1.a. Decide where you would like your hem height to be (above or below the knee, etc) and mark it. Lay the pants completely flat on a flat surface. Cut the legs off where you marked the leg. Be careful to cut in a “curve” and not straight across (image above)

1.b. Use your seam ripper to take apart the seam on the inside leg.  When you get to crotch area, carefully rip the seams as close to the zipper as possible. It may take a little time to do this but it will be worth it.  Keep the bottom part of the legs that you just cut off for the next step.

2.a. Use your scissors to cut open the legs (the pieces you just cut off) along one of the seams (side or inseam, it doesn’t matter). No need to rip the seams, just cut as close to the seam as possible. The top part of the pants (which will become your skirt) will have two sort of flaps, at the front and back, in what used to be the inseam of the leg and crotch. Lay the pants flat, overlap the crotch flaps one on top of the other and put one of the pieces of fabric from the cutout legs (legs you cut off) under the opening. Make sure the flaps are on top of that piece of fabric, laying flat, fold in the edges and carefully pin the layers together.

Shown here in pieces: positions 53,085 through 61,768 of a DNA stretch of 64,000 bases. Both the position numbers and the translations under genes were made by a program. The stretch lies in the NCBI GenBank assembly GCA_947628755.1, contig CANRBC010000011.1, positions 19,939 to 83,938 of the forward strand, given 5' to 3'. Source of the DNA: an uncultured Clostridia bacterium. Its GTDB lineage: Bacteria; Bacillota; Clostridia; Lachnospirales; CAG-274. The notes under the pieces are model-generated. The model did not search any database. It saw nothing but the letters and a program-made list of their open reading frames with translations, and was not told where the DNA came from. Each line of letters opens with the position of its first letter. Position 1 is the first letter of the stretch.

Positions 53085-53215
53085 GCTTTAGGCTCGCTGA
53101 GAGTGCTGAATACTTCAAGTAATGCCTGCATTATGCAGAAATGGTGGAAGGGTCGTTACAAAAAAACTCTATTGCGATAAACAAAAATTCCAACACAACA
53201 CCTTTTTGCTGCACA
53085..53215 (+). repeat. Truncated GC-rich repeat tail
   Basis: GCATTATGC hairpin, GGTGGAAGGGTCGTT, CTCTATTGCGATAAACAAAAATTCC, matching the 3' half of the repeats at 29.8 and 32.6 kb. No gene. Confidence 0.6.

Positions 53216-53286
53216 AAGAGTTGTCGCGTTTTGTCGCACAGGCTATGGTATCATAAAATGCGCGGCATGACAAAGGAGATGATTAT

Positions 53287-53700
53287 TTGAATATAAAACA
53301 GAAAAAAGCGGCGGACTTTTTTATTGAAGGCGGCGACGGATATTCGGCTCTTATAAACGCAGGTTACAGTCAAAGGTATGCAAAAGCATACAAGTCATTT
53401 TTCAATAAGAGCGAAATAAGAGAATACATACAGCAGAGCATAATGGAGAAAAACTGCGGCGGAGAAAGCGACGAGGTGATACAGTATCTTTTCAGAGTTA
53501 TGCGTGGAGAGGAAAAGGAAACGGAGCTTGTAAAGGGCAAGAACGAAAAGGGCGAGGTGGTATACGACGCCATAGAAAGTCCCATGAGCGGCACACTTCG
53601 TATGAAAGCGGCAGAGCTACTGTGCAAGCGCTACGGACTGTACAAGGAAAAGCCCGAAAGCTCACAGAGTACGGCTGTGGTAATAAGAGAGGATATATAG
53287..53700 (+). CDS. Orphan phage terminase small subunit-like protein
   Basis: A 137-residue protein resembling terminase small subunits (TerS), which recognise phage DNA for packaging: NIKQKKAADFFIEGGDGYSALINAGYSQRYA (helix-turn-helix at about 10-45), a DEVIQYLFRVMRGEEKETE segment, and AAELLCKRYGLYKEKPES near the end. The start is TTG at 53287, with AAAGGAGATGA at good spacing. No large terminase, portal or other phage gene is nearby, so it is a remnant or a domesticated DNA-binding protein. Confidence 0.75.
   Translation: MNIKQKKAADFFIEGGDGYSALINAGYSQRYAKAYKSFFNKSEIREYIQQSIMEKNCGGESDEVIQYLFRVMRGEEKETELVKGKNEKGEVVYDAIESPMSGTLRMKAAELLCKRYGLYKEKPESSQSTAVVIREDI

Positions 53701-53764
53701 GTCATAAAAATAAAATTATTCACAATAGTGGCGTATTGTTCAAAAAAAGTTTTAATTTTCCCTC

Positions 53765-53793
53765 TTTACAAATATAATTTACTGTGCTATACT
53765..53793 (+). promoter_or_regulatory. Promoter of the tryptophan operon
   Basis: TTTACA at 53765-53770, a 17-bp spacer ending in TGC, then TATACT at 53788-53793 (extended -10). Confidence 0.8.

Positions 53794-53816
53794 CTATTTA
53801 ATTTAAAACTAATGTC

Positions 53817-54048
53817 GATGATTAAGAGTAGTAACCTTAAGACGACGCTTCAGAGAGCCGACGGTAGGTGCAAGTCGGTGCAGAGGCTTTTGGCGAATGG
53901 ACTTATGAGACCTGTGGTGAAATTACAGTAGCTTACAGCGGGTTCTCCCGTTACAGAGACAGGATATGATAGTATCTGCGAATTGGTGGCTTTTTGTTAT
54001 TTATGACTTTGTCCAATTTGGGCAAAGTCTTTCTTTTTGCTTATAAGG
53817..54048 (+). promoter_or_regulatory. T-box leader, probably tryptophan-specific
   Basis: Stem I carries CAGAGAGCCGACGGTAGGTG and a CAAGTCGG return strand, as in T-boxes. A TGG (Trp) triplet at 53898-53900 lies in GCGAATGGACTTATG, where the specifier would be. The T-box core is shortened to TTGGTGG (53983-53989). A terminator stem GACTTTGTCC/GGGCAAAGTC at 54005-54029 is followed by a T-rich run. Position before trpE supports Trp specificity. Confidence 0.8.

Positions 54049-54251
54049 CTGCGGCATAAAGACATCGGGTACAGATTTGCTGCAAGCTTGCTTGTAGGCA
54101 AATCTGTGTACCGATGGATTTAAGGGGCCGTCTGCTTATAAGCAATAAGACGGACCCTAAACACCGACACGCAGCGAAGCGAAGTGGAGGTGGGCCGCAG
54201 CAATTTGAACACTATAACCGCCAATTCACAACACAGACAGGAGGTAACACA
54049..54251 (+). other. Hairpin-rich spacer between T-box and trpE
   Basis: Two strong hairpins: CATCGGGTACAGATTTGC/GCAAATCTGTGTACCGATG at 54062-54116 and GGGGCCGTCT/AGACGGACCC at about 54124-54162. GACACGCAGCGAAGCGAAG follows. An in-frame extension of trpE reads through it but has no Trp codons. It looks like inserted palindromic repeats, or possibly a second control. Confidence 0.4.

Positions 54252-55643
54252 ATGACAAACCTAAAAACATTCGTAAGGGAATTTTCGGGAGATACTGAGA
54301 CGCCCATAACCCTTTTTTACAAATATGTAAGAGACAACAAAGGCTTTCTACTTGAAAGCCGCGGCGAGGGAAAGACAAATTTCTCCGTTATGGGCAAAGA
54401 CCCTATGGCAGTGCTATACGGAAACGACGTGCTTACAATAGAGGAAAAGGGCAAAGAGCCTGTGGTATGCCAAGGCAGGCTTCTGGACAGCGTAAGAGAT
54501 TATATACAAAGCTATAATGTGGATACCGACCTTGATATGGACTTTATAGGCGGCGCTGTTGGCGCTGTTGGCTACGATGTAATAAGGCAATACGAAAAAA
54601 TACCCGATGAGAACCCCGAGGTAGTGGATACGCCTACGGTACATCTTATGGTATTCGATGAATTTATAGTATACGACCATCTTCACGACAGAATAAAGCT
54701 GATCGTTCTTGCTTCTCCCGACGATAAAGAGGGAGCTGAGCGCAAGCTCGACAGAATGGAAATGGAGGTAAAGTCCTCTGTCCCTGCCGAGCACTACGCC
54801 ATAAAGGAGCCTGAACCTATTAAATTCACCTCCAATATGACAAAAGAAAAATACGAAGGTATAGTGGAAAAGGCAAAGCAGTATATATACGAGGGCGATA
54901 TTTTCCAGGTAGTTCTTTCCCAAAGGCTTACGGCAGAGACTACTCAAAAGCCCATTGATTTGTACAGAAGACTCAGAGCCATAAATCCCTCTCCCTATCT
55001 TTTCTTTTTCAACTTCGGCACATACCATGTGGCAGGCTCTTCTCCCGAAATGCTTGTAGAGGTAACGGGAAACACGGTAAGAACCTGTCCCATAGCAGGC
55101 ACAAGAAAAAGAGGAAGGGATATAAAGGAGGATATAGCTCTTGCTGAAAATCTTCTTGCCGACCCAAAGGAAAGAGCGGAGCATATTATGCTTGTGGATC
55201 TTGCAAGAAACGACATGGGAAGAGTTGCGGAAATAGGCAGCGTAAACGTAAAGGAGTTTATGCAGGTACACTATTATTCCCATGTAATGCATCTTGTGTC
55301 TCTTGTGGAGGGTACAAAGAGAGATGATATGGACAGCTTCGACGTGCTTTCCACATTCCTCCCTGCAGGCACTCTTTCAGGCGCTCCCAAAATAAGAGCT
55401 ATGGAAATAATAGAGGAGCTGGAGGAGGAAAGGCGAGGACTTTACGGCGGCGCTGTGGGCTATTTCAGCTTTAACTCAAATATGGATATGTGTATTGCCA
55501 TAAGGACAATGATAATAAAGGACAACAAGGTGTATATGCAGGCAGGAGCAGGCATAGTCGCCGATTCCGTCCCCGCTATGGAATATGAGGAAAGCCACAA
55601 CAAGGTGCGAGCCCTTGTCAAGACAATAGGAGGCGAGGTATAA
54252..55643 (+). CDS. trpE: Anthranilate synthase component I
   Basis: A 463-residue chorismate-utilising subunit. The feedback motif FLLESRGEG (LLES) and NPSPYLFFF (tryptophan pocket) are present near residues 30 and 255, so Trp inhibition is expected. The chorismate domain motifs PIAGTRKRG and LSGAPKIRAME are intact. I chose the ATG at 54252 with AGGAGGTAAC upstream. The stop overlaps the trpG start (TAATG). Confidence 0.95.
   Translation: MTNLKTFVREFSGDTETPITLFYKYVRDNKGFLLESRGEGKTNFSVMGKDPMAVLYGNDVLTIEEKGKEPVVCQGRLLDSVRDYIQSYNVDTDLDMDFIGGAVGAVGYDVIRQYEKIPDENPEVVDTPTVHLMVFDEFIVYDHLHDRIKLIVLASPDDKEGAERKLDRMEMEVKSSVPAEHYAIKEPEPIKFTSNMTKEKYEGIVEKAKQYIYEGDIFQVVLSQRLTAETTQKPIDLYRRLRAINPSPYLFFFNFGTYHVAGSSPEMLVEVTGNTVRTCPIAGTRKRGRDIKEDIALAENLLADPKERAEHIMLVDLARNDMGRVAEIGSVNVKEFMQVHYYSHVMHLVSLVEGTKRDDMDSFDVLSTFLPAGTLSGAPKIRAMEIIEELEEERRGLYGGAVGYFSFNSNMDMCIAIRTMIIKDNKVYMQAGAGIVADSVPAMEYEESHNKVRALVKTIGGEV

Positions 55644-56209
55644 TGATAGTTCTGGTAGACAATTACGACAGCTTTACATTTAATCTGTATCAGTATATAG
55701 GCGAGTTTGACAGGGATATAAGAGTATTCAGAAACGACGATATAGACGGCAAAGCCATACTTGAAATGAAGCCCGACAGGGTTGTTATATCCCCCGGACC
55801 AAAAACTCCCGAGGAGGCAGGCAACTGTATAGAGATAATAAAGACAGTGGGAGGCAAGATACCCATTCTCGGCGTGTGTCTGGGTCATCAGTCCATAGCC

3.a. Time to sew! Top stitch along the pinned folded flaps.  You can use a thicker, contrasting thread color for fun - you gotta show off your work, right? I used a couple strands from a DMC embroidery floss. Cut the excess fabric on the wrong side of the garment (middle image above). 

3.b. Repeat steps 2.a through 3.a to finish the back of the skirt. Once front and back are finished, your skirt is ready! You can wash and dry it to fray the hem.


Step 2.a. optional: Instead of using the cut out leg to insert under the opening at the front and back of the skirt, you could use a different fabric to add contrast. Maybe use a patterned fabric or different color fabric but you should find something that is the same fabric weight as the rest of the skirt.